What I have said is no heresy. I am 100% confident that you agree with me. No one in this room is going to say we should enforce Leviticus 20:9, a command of God:

“If there is anyone who curses his father or his mother, he shall surely be put to death; he has cursed his father or his mother, his bloodguiltiness is upon him.”

If you need more problematic examples of the commands of God, read Dan’s book.

Now that I have you going in a certain direction, I am going to turn around 180 degrees. I am going to suggest that there is a way to engage these texts not in a defensive way, but in way that allows these texts, flawed as they are, to challenge us and our assumptions and practices. In so doing our engagement with them can make us better, more enlightened people.

I am going to begin with the most difficult, opaque, and offensive book in the Bible, Leviticus.

First of all, the easy part. One of the most famous quotes from Jesus comes from Leviticus. Leviticus 19:18:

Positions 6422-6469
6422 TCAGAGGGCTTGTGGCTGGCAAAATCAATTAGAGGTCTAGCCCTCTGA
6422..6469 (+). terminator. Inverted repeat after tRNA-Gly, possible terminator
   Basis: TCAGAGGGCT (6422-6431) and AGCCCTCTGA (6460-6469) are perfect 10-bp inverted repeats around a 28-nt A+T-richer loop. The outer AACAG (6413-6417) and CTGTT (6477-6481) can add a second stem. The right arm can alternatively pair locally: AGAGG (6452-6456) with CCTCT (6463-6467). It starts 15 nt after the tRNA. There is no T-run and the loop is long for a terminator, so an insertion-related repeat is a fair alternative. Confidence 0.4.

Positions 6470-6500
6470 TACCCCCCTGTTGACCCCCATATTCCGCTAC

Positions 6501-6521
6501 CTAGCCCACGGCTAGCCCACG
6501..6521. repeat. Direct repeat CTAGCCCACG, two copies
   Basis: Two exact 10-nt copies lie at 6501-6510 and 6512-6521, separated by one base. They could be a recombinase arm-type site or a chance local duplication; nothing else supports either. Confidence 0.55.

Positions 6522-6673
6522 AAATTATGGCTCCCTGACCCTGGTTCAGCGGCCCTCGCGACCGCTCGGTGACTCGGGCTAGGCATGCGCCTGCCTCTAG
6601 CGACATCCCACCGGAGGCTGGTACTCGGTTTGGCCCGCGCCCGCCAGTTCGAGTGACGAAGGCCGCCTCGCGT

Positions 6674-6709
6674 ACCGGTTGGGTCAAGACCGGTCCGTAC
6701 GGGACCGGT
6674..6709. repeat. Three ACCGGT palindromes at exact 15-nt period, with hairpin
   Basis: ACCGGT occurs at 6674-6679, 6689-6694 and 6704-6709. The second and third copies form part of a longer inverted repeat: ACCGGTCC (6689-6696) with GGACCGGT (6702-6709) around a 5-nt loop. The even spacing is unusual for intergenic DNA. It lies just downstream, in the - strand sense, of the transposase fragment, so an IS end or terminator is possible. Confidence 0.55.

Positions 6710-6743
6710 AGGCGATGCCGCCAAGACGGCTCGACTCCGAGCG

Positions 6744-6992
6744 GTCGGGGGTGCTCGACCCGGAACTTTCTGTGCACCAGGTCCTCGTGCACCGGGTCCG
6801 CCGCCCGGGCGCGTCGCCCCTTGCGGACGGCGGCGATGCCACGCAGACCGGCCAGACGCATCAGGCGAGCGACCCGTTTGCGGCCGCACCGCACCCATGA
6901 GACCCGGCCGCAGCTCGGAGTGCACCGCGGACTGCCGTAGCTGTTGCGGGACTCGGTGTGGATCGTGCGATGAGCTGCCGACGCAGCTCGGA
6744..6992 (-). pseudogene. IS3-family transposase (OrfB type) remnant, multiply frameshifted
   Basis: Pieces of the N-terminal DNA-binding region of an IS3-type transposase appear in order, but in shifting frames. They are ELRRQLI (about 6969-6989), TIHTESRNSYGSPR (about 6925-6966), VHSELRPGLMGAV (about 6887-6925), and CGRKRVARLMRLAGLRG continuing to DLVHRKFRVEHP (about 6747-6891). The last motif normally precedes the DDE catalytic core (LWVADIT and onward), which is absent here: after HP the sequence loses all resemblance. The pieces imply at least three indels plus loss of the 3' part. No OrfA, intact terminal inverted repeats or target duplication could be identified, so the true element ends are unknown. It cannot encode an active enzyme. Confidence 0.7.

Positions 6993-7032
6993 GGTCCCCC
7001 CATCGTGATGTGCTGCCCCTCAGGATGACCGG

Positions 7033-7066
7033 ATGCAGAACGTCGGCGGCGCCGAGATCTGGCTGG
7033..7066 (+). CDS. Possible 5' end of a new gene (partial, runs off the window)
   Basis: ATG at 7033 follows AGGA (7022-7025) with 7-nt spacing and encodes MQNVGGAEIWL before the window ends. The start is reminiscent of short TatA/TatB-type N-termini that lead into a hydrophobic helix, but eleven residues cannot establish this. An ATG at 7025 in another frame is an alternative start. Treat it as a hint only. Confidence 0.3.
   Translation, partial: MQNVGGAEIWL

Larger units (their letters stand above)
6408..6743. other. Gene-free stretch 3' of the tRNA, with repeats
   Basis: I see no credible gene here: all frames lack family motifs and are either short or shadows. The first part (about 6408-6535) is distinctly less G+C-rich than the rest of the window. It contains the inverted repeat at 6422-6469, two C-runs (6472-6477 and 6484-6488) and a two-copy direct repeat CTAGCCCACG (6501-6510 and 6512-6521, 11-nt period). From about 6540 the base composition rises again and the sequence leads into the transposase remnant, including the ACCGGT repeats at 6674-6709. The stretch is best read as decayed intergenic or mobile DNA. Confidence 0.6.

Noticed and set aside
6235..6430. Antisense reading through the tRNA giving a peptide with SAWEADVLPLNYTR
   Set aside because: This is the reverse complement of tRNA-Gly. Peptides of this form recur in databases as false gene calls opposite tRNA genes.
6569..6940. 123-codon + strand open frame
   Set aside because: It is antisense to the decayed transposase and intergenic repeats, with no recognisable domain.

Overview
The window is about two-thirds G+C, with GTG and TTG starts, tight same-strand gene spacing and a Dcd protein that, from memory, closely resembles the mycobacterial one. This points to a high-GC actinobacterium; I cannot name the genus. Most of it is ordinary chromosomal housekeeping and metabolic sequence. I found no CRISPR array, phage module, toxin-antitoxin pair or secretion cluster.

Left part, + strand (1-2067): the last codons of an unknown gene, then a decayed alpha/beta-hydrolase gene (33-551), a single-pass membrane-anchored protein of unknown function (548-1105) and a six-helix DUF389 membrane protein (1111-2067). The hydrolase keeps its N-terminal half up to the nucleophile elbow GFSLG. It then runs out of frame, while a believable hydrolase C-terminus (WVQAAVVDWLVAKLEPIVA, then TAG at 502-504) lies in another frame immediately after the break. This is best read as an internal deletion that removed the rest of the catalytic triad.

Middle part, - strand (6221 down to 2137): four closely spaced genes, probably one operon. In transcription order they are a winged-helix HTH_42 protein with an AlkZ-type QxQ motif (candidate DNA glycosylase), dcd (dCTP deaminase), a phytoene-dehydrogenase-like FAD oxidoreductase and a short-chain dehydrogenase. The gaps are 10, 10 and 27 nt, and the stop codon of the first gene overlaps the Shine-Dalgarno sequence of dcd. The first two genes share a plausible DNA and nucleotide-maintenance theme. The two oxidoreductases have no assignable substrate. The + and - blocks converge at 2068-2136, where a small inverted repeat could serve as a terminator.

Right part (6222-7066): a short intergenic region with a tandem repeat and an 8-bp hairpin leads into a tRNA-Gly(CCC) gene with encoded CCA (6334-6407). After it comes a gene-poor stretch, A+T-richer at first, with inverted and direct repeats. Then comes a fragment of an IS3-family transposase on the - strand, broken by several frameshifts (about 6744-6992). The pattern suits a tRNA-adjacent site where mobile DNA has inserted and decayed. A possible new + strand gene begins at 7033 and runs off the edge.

“You shall love your neighbor as yourself.”

There we go. Score 1 for Leviticus. And we might ask ourselves, how are we doing on that? That loving your neighbor thing?

In Leviticus 19:33-34, what we read for today’s call to worship, God commands the people to treat the alien as a citizen, because you once were an alien in Egypt and you know what that felt like. Be better. Here is the text again:

When an alien resides with you in your land,
you shall not oppress the alien.
The alien who resides with you shall be to you as the citizen among you;
you shall love the alien as yourself.

Now it gets personal. How are we doing on that? Many laws in Leviticus seem barbaric to our sensibilities. But here is a law written about 2400 years after Leviticus: